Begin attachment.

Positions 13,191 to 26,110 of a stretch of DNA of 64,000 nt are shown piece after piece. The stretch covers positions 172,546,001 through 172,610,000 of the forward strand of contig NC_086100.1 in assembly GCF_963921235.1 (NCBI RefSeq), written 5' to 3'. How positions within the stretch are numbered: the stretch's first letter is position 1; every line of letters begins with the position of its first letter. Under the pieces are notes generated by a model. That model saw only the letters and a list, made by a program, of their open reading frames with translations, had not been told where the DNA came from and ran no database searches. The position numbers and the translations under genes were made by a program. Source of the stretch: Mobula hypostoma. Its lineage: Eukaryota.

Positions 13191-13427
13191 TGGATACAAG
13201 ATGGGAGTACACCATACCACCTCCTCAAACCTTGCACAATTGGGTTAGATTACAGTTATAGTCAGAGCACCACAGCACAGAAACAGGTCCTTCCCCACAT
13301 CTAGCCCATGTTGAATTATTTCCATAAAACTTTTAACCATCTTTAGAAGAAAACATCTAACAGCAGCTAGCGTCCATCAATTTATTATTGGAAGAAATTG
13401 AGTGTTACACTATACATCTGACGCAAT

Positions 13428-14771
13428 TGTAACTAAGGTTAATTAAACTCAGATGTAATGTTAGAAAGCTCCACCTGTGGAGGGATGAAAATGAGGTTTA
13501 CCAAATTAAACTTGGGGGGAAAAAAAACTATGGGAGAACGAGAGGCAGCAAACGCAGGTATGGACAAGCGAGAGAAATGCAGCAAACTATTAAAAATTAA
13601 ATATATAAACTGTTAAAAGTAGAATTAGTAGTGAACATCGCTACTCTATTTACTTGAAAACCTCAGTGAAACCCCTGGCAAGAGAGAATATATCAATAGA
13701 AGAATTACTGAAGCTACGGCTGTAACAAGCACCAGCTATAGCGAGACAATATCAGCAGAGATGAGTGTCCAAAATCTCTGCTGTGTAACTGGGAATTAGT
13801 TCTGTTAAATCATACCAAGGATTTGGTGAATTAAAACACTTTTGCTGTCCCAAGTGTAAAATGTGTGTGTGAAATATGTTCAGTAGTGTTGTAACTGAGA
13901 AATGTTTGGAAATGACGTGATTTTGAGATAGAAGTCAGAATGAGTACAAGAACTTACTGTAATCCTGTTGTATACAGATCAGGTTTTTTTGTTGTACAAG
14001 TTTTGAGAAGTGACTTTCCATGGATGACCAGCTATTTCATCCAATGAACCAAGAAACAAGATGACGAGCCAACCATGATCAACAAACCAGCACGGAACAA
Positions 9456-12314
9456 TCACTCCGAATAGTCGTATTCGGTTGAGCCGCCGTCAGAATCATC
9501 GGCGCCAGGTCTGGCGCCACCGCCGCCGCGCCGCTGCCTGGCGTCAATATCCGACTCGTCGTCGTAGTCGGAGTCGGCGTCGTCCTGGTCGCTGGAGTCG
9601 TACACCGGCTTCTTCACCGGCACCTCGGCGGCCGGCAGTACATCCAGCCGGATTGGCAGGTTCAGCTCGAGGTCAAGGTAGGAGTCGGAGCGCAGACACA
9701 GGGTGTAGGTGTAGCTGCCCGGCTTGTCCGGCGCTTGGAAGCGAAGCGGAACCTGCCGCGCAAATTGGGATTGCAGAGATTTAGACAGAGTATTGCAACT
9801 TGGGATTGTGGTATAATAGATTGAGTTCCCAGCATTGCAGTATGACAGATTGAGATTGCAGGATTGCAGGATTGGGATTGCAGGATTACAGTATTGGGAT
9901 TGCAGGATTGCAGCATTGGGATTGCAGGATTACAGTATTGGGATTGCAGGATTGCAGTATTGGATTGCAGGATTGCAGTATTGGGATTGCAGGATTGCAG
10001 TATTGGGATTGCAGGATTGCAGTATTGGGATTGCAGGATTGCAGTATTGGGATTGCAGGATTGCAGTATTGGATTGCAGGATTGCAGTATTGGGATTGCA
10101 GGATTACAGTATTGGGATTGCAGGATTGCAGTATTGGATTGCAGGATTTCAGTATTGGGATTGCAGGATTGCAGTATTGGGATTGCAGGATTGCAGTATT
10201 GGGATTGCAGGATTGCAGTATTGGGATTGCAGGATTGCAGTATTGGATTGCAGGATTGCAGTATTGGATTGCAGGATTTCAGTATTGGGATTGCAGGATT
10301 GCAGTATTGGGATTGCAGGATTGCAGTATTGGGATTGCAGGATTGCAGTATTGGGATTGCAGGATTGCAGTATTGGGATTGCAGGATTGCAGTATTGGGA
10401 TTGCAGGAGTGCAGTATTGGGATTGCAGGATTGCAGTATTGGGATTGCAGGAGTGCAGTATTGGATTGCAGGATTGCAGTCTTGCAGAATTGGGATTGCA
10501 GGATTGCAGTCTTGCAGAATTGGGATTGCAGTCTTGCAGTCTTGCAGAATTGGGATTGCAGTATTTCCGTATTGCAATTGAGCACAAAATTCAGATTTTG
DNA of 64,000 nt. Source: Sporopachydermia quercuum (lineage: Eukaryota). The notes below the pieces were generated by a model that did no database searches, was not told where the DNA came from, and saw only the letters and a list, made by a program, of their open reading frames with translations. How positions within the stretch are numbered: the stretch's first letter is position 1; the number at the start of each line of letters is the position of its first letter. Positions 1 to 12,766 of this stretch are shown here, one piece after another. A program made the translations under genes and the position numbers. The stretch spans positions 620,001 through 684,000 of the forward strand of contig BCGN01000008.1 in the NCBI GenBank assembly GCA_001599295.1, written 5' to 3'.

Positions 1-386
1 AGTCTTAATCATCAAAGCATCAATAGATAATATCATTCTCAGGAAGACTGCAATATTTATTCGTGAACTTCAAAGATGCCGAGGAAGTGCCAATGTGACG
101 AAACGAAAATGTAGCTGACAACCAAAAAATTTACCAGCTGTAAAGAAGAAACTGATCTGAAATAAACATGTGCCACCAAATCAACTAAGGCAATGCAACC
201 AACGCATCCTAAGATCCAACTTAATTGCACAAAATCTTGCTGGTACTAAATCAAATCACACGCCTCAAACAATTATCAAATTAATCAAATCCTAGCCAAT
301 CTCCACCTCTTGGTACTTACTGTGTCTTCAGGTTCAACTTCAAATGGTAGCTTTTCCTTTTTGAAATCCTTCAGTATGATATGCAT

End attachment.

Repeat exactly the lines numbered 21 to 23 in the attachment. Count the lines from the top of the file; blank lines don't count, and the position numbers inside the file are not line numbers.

9901 TGCAGGATTGCAGCATTGGGATTGCAGGATTACAGTATTGGGATTGCAGGATTGCAGTATTGGATTGCAGGATTGCAGTATTGGGATTGCAGGATTGCAG
10001 TATTGGGATTGCAGGATTGCAGTATTGGGATTGCAGGATTGCAGTATTGGGATTGCAGGATTGCAGTATTGGATTGCAGGATTGCAGTATTGGGATTGCA
10101 GGATTACAGTATTGGGATTGCAGGATTGCAGTATTGGATTGCAGGATTTCAGTATTGGGATTGCAGGATTGCAGTATTGGGATTGCAGGATTGCAGTATT